Conservatives expel MEP after row over right-wing bloc

Edward McMillan-Scott suspended after he stands against Polish MEP in key election

The Conservatives suffered an embarrassing political row during the opening of the European Parliament yesterday after they were forced to expel one of their longest-serving MEPs following divisions over the party's new right-wing group.

Edward McMillan-Scott had the whip removed from him after he stood against Michal Kaminski, a member of Poland’s Law and Justice Party (Pis), in an election for vice-presidents of the Parliament.

He had been ordered to abandon his opposition to Kaminski, whose party are the Tories’ largest ally in the new Eurosceptic bloc, by Timothy Kirkhope, the then Conservative group leader.

Kaminski subsequently lost the election, leaving the new European Conservatives and Reformists Group (ECR) as the only one without a vice-president.

But in a further twist, Kaminski has now been elected as the new leader of the group after Kirkhope stood down over the debacle.

Commenting on Kaminski's election, Tory MEP Nirj Deva said the group had prevailed over McMillan-Scott.

"After a roller coaster day things have ended well. We have a group leader who is dedicated to our common vision and the whole group owes Timothy Kirkhope a great deal for putting his own interests aside and ensuring the group survived Edward Macmillan-Scott's disloyalty," he told the Conservative Home blog.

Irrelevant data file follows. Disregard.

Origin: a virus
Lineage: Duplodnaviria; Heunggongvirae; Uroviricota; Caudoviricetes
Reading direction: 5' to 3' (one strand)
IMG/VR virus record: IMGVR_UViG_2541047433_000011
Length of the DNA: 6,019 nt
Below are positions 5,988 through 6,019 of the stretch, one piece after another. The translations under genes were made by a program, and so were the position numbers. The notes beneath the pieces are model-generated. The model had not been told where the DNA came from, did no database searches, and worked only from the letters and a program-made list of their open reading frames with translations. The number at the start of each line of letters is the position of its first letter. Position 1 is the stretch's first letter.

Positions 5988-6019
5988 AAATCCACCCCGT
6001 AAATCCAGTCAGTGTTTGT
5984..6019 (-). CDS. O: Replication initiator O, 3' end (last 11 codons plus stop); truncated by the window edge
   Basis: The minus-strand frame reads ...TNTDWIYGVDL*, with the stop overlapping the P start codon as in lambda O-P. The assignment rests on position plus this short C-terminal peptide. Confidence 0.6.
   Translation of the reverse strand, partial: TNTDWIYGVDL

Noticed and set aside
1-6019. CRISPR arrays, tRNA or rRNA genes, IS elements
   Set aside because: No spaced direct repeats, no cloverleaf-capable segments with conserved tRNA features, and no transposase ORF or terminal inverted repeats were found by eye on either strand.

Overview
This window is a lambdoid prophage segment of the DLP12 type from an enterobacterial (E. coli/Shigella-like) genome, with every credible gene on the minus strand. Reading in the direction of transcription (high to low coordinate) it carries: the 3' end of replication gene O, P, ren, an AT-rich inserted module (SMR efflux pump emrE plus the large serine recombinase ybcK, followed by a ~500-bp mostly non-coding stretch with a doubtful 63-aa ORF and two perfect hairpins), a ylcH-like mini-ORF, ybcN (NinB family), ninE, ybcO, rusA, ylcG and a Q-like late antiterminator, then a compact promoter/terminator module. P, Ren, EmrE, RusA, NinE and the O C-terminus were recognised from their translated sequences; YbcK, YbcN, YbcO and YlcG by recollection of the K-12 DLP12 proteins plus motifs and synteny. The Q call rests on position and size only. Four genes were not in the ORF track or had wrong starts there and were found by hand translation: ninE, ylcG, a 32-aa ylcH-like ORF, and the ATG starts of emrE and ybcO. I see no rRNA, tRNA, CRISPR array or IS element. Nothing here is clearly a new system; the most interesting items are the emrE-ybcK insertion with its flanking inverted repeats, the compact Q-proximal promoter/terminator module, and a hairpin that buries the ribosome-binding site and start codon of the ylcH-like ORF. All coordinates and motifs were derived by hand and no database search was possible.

McMillan-Scott, MEP for Yorkshire and the Humber, reportedly decided to stand against Kaminski following concerns over the presence of “extremist groups” in the new bloc.

Poland’s Pis, led by twin brothers Jarosław and Lech Kaczyński, has 15 MEPs in the new group. The party has been criticised by many as homophobic after it banned a series of gay marches and called for homosexuals to be barred from teaching.

Jarosław Kaczyński once stated: "The affirmation of homosexuality will lead to the downfall of civilization. We can't agree to it".

In a statement on McMillan-Scott's suspension, a Conservative spokesman said: “Edward McMillan-Scott had his whip suspended when he indicated he was putting in his nomination for vice-president of the European Parliament, which was not in accordance with the decision of the delegation to support another person.

“He was offered the opportunity to withdraw his name to avoid harming the reputation of the Conservative Party. Despite discussions and attempts to achieve this end, he went ahead and confirmed his nomination when voting commenced. At that point, as he had received prior warning of the consequences, the Conservative whip was withdrawn.”

Cameron's decision to leave the centre-right European People's Party (EPP)has alienated many key allies, including Nicolas Sarkozy and Angela Merkel. The current EPP leader Joseph Daul said that McMillan-Scott could return to the group provided "he abides by the rules".

If McMillan-Scott leaves the ECR group it will slip from being the joint fourth largest, tied with the European Greens, to the fifth.